In line with one of the key promises made by Liz Truss during her Conservative party leadership campaign, the Chancellor, Kwasi Kwarteng, has announced that the April 1.25% increase in NICs will be reversed from 6 November 2022.
In April 2022 a new health and social care levy was announced to deal with the social care crisis and NHS backlog caused by the pandemic. For the tax year 2022-23 the levy has been collected via a 1.25% increase in National Insurance Contributions for working age employees, the self-employed and employers and a 1.25% increase in the income tax rate on dividends. It was proposed that, with effect from April 2023 the 1.25% levy would be formally separated from NICs (NICs rates would then reduce by 1.25%) and would also apply to individuals working above state pension age.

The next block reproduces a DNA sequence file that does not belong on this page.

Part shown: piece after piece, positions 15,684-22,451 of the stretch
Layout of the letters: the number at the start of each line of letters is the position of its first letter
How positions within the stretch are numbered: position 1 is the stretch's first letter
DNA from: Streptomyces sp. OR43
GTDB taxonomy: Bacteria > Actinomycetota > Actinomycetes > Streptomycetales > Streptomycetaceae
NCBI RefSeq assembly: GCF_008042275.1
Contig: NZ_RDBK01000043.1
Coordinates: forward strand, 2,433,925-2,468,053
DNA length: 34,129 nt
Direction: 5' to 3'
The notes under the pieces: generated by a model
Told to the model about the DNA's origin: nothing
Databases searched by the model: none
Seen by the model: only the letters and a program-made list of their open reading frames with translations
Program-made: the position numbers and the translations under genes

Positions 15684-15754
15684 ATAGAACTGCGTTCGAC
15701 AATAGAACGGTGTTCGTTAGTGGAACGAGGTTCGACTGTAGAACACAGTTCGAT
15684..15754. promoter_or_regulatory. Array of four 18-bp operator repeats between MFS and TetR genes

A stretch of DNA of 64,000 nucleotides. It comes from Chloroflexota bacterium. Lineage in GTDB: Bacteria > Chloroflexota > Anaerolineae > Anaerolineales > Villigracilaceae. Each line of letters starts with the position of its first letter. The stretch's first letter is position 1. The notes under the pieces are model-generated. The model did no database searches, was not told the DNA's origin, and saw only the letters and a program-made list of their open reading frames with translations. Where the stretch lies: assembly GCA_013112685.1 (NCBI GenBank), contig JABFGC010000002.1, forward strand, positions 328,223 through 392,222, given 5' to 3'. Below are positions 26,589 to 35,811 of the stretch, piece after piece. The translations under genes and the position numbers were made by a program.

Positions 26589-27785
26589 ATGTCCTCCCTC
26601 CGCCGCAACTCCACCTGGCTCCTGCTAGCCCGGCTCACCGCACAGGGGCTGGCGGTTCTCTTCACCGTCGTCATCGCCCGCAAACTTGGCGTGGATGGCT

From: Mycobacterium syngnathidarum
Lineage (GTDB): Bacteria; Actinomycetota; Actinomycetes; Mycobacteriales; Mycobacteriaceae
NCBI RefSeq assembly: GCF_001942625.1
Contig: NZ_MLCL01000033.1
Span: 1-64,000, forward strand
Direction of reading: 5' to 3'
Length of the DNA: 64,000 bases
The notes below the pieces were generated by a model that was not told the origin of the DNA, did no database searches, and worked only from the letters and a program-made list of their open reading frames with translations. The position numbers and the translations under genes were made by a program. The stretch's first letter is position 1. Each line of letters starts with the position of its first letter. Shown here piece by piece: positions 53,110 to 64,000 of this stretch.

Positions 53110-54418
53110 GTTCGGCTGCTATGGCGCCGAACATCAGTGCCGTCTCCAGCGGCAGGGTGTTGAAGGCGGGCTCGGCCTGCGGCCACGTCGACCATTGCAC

The Chancellor's announcement now reverses this.
The announcement confirms that NICs for employees, the self-employed and employers will be cut by 1.25% with effect from 6 November 2022 and that the new health and social care levy will not be implemented. The increase in the dividend tax rate will also be abolished with effect from 6 April 2023.
As the costs of living increase, any measure which puts more money into the pockets of individuals and employers is welcome. However, this will be the third change to NICs in this tax year, adding to payroll complexity for employers. While the decrease in rates takes effect from November, in practice it may be January before employees receive the additional cash depending on how quickly employers are able to implement the change.
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